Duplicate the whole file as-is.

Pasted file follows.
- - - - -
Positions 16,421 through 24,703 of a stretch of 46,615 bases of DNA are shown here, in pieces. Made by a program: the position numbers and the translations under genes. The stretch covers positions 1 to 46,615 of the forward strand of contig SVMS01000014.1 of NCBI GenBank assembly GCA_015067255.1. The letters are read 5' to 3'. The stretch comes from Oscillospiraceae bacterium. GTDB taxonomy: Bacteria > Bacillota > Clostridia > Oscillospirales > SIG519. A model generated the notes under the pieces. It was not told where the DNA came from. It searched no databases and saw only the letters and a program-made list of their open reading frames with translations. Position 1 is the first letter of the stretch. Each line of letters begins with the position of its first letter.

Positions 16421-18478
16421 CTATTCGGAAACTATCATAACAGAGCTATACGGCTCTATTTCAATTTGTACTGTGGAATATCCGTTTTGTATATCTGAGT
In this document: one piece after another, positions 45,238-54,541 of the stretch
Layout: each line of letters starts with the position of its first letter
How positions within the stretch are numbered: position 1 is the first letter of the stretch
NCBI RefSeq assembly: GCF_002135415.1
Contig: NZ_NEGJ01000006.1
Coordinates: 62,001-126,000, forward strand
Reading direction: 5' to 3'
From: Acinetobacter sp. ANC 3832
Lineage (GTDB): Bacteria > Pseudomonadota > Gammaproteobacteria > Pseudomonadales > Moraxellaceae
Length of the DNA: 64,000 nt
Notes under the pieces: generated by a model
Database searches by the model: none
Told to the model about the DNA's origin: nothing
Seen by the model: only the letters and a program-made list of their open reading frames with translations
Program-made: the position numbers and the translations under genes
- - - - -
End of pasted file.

Positions 16,421 through 24,703 of a stretch of 46,615 bases of DNA are shown here, in pieces. Made by a program: the position numbers and the translations under genes. The stretch covers positions 1 to 46,615 of the forward strand of contig SVMS01000014.1 of NCBI GenBank assembly GCA_015067255.1. The letters are read 5' to 3'. The stretch comes from Oscillospiraceae bacterium. GTDB taxonomy: Bacteria > Bacillota > Clostridia > Oscillospirales > SIG519. A model generated the notes under the pieces. It was not told where the DNA came from. It searched no databases and saw only the letters and a program-made list of their open reading frames with translations. Position 1 is the first letter of the stretch. Each line of letters begins with the position of its first letter.

Positions 16421-18478
16421 CTATTCGGAAACTATCATAACAGAGCTATACGGCTCTATTTCAATTTGTACTGTGGAATATCCGTTTTGTATATCTGAGT
In this document: one piece after another, positions 45,238-54,541 of the stretch
Layout: each line of letters starts with the position of its first letter
How positions within the stretch are numbered: position 1 is the first letter of the stretch
NCBI RefSeq assembly: GCF_002135415.1
Contig: NZ_NEGJ01000006.1
Coordinates: 62,001-126,000, forward strand
Reading direction: 5' to 3'
From: Acinetobacter sp. ANC 3832
Lineage (GTDB): Bacteria > Pseudomonadota > Gammaproteobacteria > Pseudomonadales > Moraxellaceae
Length of the DNA: 64,000 nt
Notes under the pieces: generated by a model
Database searches by the model: none
Told to the model about the DNA's origin: nothing
Seen by the model: only the letters and a program-made list of their open reading frames with translations
Program-made: the position numbers and the translations under genes